Wednesday, 17 August 2022

Let's take control of our High Street

Let's take control of our High Street

HENLEY’S town manager wants to have greater control over what shops open in the town.

Helen Barnett says there are too many cafés, hairdressers and nail bars and would prefer to see more boutiques and fashion retailers.

She has been working closely with South Oxfordshire District Council, the planning authority, and estate agents to try and ensure Henley attracts a mix of shops.

Ms Barnett, whose role is to support the business community and increase footfall, is also exploring whether the law  can be used to restrict the change of use of retail units.

She said: “We want to try and and limit the amount of hairdressers, nail bars and the like because we want to have solid retail in the town. It’s about working with landlords and agents to try and improve that.

“Henley’s got a lot of things going for it but we want to make sure we have got sufficient outlets to cater for the need. We have sufficient hairdressers, we have sufficient beauty outlets and we have sufficient cafés. What we need to do is work on the retail offer to ensure we have something for everybody in the town.

“We want to have more boutiques and fashion stores. We’re a little bit lacking in men’s fashion and teenage fashion and have a very limited children’s offer.

“There are gaps in the market we could help to fill. We want to work for the benefit of the retailers that are already here. We’re trying to help everybody and you do need a balance of national and independent retailers — you can’t just have one or the other.”

Ms Barnett, a marketing expert, has already had some success by working with landlords. In February, women’s fashion boutique East opened in Bell Street which she believed may have become another eaterie.

She explained: “I had a conversation with Simmons & Sons estate agents about what we were looking for in the town and they managed to get East to go into that unit.

“At the end of the day the landlord is going to fill his unit and take a rent, but if I work with them and the agents then hopefully we can get a good result for Henley. It’s about collaboration and working alongside them.”

“It might be that in three weeks’ time a load of cafes leave and we decide we need some more.

“We’re not talking about hundreds of units – it’s going to be a handful of units at any one time.”

Mayor Kellie Hinton said: “I think we do have too many of certain types of outlets in the town centre and it’s not ideal to keep having more.

“I know of two more proposed coffee shops in the town centre coming up. It’s not ideal and it affects the other coffee shops - it’ll be the independents that will suffer and not the chains.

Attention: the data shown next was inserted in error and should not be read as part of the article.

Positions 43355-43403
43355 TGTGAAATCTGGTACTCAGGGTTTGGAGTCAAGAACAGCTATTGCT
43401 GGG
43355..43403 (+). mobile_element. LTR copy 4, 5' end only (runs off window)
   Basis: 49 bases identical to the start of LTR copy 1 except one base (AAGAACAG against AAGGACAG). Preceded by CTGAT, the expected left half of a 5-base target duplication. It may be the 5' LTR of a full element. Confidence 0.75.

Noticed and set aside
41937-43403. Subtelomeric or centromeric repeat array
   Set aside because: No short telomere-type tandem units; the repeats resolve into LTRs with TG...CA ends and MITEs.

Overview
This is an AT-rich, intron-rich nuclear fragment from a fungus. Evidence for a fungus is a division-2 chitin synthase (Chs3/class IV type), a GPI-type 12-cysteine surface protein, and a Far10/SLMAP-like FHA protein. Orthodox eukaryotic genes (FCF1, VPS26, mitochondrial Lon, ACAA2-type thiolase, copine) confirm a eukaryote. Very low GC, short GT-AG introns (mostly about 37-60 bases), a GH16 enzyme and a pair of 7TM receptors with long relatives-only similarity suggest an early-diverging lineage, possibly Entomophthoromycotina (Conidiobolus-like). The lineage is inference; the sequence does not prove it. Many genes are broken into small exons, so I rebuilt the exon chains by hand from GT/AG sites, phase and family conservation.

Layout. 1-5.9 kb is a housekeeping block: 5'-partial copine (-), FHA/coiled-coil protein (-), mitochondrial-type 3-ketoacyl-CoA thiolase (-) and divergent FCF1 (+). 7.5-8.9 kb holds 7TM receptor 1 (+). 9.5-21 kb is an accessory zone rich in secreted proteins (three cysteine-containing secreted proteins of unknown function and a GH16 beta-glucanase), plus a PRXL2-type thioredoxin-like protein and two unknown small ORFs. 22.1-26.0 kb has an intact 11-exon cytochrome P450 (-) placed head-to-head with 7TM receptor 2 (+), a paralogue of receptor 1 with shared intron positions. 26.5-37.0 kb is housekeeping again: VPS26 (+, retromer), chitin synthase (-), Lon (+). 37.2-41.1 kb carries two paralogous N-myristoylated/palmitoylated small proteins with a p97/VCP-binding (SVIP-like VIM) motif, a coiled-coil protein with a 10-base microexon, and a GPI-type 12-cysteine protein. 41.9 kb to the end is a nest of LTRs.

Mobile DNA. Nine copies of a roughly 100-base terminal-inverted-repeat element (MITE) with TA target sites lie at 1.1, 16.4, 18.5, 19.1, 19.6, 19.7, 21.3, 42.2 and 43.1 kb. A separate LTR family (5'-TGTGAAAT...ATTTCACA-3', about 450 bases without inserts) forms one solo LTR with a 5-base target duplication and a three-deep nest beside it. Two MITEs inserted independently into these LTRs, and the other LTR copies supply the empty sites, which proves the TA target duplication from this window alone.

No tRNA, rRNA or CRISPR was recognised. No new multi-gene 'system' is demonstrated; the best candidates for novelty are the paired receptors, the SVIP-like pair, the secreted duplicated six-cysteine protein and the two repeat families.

“At the same time we’re limited as to how we can control what comes into the town and it’s up to retailers themselves if they want to come to Henley and whether it’s a viable business option.

“We don’t necessarily need more nail bars and coffee shops but how we can stop that I don’t know, but I hope we can get more variety."

Meanwhile, Ms Barnett said the town currently had 14 vacant units.

Four of these cannot be occupied – two at the entrance to Market Place Mews needed for the Gardiner Place development, the former Hearn of Henley shoe store in Market Place which is set to be redeveloped and the former Henley Kitchen Studio in Reading Road which is in liquidation.

Of the other 10, five are under offer and three are being actively marketed, said Ms Barnett.

She added: “The vacancy rate is really low for Henley, even though people think it’s high, when you compare it to town’s of a similar size.

“Vacancy rates nationally are around 11 per cent. I think we have got 160 units so to only have that small amount of units available is good.

“It’s quite a good thing to have retail units change hands and bring new blood in.”

Niki Schafer, chairwoman of the Henley Business Partnership, agreed that the town had enough cafes, hairdressers and nail bars.

“I personally do not want to see another nail bar in town,” she said.

“The customer base is only at a certain level, you can’t increase the size of the town.”

But she added: “I don’t think I would be at a stage of changing the legality to stop certain things happening. I would be much more in favour of encouraging the right people, rather than a prevention method, but that’s my personal point of view.

“As a partnership we want to support the retailers of the town, we don’t necessarily dictate what those retailers should be.

“We want to have a great mix of businesses, Henley to be a good place to do business and create an environment where they can support each other.

“If you open a retail outlet in town you have to be part of the community and come in and understand how Henley works. They can’t just think ‘gosh, there’s a lot of wealth here, I’ll be ok’ but understand what we like.

“Obviously, the internet is a enormous competitor and therefore experiential is the future. You can't order a cup of coffee on the internet or get your nails done. You can buy clothes, but you can’t try them on, so if you’re going to sell clothes you’ve got to have great customer service.”

Mrs Schafer said Henley’s vacant retail units were low compared to the national average and praised Ms Barnett for her work in the town.

“The economic development is very important in that all the businesses and retailers do well enough to pay their rents and business rates. 

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